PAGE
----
Sun, 14 April 2019
My guest today is Matthew Curtis, founder of the startup Vice Lotteries. Vice Lotteries is a new startup that aims to challenge state governments' legal monopolies over lotteries.
State lotteries are amazingly and bizarrely unethical. They drain billions of dollars out of communities, primarily poor ones. Lottery spending has increased substantially over the past decades, with the average lotto player spending $600 per year, and many spending significantly more than that.
Vice Lotteries aims to create a more ethical alternative to state lotteries, allowing people to have the fun of gambling without losing significant amounts of money. From the Vice Lotteries website:
Vice Lotteries was founded with one purpose: Allow our customers to enjoy gambling while saving money. With Vice Lotteries, you can enjoy the tremendous pleasure of tossing the dice without losing your ability to afford all the other things in life that you love.
However, it is currently illegal to run a private lottery. Before Vice Lotteries can start operating, they need to win one of the multiple lawsuits they are filing in state courts to challenge state lotteries.
Thu, 4 April 2019
Today's guest is Jamin Speer of the University of Memphis. We discuss his paper, "Are Changes of Major Major Changes? The Roles of Grades, Gender, and Preferences in College Major Switching" co-authored with Carmen Astorne-Figari.
The choice of college major is a key stage in the career search, and over a third of college students switch majors at least once. We provide the first comprehensive analysis of major switching, looking at the patterns of switching in both academic and non-academic dimensions. Low grades signal academic mismatch and predict switching majors - and the lower the grades, the larger the switch in terms of course content. Surprisingly, these switches do not improve students’ grades. When students switch majors, they switch to majors that "look like them": females to female-heavy majors, and so on. Lower-ability women flee competitive majors at high rates, while men and higher-ability women are undeterred. Women are far more likely to leave STEM fields for majors that are less competitive – but still somewhat science-intensive – suggesting that leaving STEM may be more about fleeing the "culture" of STEM majors than fleeing science and math.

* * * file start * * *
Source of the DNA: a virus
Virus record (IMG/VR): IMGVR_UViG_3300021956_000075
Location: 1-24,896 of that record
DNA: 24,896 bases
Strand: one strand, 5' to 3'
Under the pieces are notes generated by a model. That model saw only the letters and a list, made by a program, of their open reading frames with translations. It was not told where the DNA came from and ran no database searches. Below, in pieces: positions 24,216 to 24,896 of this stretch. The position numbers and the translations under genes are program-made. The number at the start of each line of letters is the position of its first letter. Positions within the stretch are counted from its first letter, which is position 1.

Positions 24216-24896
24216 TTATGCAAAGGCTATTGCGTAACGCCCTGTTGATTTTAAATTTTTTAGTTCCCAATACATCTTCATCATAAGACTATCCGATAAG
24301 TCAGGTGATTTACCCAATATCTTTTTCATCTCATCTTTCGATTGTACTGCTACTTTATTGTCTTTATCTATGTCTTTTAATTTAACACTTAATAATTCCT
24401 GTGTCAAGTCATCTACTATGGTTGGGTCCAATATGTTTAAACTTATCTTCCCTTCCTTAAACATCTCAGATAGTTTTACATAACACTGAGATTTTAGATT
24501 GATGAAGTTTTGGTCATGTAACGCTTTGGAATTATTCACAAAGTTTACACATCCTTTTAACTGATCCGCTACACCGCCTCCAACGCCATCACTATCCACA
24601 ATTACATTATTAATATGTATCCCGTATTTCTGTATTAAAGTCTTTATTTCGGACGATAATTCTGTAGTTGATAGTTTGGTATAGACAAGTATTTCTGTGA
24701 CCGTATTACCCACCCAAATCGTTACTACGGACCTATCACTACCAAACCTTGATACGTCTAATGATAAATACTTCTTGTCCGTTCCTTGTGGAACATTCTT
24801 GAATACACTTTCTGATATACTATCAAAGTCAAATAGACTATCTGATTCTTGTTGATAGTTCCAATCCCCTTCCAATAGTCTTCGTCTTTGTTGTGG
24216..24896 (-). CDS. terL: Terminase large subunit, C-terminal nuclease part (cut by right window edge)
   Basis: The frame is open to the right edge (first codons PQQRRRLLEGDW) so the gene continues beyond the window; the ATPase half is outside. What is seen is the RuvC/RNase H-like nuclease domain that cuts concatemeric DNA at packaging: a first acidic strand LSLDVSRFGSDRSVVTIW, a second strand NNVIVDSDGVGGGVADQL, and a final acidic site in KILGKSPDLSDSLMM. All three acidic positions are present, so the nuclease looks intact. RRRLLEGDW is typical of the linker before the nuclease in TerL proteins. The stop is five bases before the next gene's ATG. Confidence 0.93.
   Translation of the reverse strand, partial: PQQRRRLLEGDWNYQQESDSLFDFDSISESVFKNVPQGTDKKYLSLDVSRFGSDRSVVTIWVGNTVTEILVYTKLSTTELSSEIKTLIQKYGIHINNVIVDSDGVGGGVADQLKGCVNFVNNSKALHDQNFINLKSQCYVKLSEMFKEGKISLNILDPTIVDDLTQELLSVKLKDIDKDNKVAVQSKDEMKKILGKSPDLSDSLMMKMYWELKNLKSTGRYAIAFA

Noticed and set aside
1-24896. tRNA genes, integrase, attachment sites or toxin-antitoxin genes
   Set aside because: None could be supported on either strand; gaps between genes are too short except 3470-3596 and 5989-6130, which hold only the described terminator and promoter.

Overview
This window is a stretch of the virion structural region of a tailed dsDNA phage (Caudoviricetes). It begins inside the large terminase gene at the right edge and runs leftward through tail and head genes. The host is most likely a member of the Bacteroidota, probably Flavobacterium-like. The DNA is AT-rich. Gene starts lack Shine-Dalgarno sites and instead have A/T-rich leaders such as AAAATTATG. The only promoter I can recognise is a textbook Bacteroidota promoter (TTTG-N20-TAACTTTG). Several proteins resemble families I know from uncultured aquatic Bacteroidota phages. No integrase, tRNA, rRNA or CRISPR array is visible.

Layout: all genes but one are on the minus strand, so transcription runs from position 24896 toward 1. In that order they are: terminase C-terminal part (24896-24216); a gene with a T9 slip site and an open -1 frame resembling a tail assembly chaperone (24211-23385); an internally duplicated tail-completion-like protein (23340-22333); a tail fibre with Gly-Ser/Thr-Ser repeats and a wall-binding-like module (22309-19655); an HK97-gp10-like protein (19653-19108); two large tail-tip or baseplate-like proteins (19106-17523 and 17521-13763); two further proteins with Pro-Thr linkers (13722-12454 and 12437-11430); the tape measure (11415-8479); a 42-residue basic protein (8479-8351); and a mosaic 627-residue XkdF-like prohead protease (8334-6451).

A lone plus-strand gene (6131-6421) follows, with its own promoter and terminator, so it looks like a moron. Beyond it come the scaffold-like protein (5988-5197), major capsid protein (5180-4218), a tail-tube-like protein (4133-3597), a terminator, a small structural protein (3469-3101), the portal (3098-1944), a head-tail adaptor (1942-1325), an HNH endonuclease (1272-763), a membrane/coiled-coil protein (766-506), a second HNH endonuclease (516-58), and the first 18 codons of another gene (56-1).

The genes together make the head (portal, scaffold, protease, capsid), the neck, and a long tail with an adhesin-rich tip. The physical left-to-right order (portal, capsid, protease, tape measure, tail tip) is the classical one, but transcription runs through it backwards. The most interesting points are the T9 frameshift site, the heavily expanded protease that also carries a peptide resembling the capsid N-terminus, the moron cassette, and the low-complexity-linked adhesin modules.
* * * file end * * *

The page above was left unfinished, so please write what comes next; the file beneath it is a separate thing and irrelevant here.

Neal's paper on job mobility featuring the following quote mentioned in the episode:
"To the extent that college provides an opportunity for premarket search over potential careers, this result [of fewer career changes among college graduates] is to be expected." (p. 250)